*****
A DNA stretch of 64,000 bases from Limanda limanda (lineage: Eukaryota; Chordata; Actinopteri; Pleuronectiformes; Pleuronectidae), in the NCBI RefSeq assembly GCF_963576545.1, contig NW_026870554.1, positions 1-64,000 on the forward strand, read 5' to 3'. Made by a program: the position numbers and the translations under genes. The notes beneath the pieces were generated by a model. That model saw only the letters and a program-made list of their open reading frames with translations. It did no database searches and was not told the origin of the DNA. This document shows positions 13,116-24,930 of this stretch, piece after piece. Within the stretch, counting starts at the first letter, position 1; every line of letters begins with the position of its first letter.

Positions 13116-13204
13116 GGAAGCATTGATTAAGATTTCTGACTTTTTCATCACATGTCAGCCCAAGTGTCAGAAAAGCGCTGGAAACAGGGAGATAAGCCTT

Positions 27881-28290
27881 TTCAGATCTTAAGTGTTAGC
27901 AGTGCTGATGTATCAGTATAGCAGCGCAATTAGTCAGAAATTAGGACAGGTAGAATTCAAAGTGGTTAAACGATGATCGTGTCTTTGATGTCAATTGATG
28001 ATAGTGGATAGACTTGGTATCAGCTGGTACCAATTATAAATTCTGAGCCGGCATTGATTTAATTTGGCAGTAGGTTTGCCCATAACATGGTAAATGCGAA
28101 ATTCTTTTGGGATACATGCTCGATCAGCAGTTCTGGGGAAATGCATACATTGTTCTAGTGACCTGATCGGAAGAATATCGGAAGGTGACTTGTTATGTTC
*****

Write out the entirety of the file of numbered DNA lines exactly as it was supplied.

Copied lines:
A DNA stretch of 64,000 bases from Limanda limanda (lineage: Eukaryota; Chordata; Actinopteri; Pleuronectiformes; Pleuronectidae), in the NCBI RefSeq assembly GCF_963576545.1, contig NW_026870554.1, positions 1-64,000 on the forward strand, read 5' to 3'. Made by a program: the position numbers and the translations under genes. The notes beneath the pieces were generated by a model. That model saw only the letters and a program-made list of their open reading frames with translations. It did no database searches and was not told the origin of the DNA. This document shows positions 13,116-24,930 of this stretch, piece after piece. Within the stretch, counting starts at the first letter, position 1; every line of letters begins with the position of its first letter.

Positions 13116-13204
13116 GGAAGCATTGATTAAGATTTCTGACTTTTTCATCACATGTCAGCCCAAGTGTCAGAAAAGCGCTGGAAACAGGGAGATAAGCCTT

Positions 27881-28290
27881 TTCAGATCTTAAGTGTTAGC
27901 AGTGCTGATGTATCAGTATAGCAGCGCAATTAGTCAGAAATTAGGACAGGTAGAATTCAAAGTGGTTAAACGATGATCGTGTCTTTGATGTCAATTGATG
28001 ATAGTGGATAGACTTGGTATCAGCTGGTACCAATTATAAATTCTGAGCCGGCATTGATTTAATTTGGCAGTAGGTTTGCCCATAACATGGTAAATGCGAA
28101 ATTCTTTTGGGATACATGCTCGATCAGCAGTTCTGGGGAAATGCATACATTGTTCTAGTGACCTGATCGGAAGAATATCGGAAGGTGACTTGTTATGTTC